What you’ll get: a short email each Monday with some (mostly) useful pearls of wisdom.
What you’ll not get: bombarded with shitty marketing techniques.
Human connection is fucking epic.
It is at the centre of the best experiences we have in life. Even introverts have a deep desire for genuine human connection, it just looks a little different than it does for extroverts.
Why, then, do so many people get it wrong?
The world has never been so connected, but people have never been so disconnected. Everywhere you look, people are staring into screens and away from each other. People are together, but all alone.
Let’s see what the fuck is going on.
This step is very personal to me. I’ve experienced the beauty and bliss of deep and meaningful connections, and I’ve also been both perpetrator and victim in the most toxic of relationships.
Until you heal yourself from toxic behaviours, forming deep connections can result in unhealthy interdependencies and validation-seeking, or worse, can lead to serious emotional damage being done to yourself and others.
I could have avoided being the cause of much pain for myself and others if I’d just taken the time to work on myself first. Unhealthy relationships can escalate quickly if you don’t understand your own issues as well as those around dependency, validation, approval and boundaries that are laid out here.
So, sort your own shit out first. If you’re fucked up about something in particular, that’s where your work is, not in plugging the hole in your life with someone else’s soul.
If you have taken the time to sort your shit out, and you’re ready to mingle, then let’s crack on.
Context is important. To truly understand the human situation, and our need for connection, we need to look at our roots and how we became who we are.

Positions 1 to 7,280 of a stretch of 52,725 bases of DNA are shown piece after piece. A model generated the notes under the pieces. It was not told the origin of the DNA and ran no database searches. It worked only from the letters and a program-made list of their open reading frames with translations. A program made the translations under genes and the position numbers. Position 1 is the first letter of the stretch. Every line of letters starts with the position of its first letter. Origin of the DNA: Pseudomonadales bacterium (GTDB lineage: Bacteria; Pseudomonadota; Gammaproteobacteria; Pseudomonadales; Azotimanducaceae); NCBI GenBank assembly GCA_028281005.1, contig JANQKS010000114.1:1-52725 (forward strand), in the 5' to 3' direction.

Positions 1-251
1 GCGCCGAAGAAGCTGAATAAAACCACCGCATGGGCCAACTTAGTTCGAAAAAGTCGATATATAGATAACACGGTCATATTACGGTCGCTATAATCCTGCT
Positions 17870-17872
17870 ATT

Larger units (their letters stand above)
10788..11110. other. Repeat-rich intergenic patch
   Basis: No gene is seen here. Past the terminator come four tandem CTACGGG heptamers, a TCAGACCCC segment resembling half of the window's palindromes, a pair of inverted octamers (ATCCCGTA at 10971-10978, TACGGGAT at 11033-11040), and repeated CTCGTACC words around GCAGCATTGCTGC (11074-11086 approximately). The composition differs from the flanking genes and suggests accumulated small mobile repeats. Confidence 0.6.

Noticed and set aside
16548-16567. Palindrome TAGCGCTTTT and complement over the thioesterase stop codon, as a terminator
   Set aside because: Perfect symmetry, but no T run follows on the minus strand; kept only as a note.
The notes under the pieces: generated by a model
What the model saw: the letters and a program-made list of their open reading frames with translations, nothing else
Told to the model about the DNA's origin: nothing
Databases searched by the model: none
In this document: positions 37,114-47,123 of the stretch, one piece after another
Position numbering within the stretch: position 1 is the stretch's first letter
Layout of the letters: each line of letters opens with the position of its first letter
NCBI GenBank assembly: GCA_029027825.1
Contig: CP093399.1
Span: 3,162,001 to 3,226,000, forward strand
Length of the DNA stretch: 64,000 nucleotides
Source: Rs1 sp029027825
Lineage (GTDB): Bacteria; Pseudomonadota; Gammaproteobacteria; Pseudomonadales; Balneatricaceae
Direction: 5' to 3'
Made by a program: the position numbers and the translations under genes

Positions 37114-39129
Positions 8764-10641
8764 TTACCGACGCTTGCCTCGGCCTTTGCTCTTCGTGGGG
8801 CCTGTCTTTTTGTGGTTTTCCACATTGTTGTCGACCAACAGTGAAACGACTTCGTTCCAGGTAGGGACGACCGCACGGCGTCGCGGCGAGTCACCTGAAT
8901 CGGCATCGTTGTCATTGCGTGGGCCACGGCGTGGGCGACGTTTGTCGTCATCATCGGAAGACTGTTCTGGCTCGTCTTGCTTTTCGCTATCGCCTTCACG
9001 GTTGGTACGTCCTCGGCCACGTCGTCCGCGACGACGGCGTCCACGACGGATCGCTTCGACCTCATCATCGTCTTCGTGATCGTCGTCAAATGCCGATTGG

We have lived in tribes or communities for as long as we have existed. (1)
There is added security in groups, we could hunt more efficiently, and we could work together on tasks such as gathering firewood or scouting for water. (2)
A number of scientists today believe that a special type of neuron in the human brain means that social interaction could be responsible for the cognitive revolution. These mirror neurons help us understand the intentions, emotions and experiences of other humans based on facial expression, hand gestures and body language. This is what allowed us to work together on increasingly complex tasks. (3)
My point is this: for 2 million years we lived in tribes and worked together to become the dominant species on the planet. But times change.
Modern society has evolved beyond the tribe. Now, whether we agree with it or not, we have a global community. The local community, upon which we used to depend until very recently, doesn’t really exist in any meaningful sense.
This lack of community can lead to feelings that we don’t belong. And without the regular social interactions that humans have evolved with, we can very quickly fall into feelings of loneliness, isolation and even depression. And loneliness can be as much of a health risk as smoking and obesity. (4)
There are other communities, from your family unit up to the nation, that you belong to; tribalism still pervades modern life. But the essence of the true tribal community is all but lost, and with it we’ve lost much of its benefits.
Having a place in the tribe that made you feel a deep sense of belonging, competing and collaborating with other members to develop skills, interacting will the tribe on different levels and contributing to the shared success and failure of the tribe are all examples of missing components of today’s modern societies.
What’s more, depression, anxiety and general purposelessness are all direct results of a society without a strong sense of community or belonging.
Yes, there are substitutes. Sports teams, businesses, community projects, etc., all plug gaps that our tribal roots have left behind. But the connections made in these organisations are often superficial, dysfunctional or even more damaging due to concerns such as exclusionism, bullying, or the lack of adequate structure within the organisation.
So instead, we look to technology for connection.
Digital communities plug the gaps in our souls. As we long for deeper connection, social media giants provide packaged substitutes on tap just a few clicks away.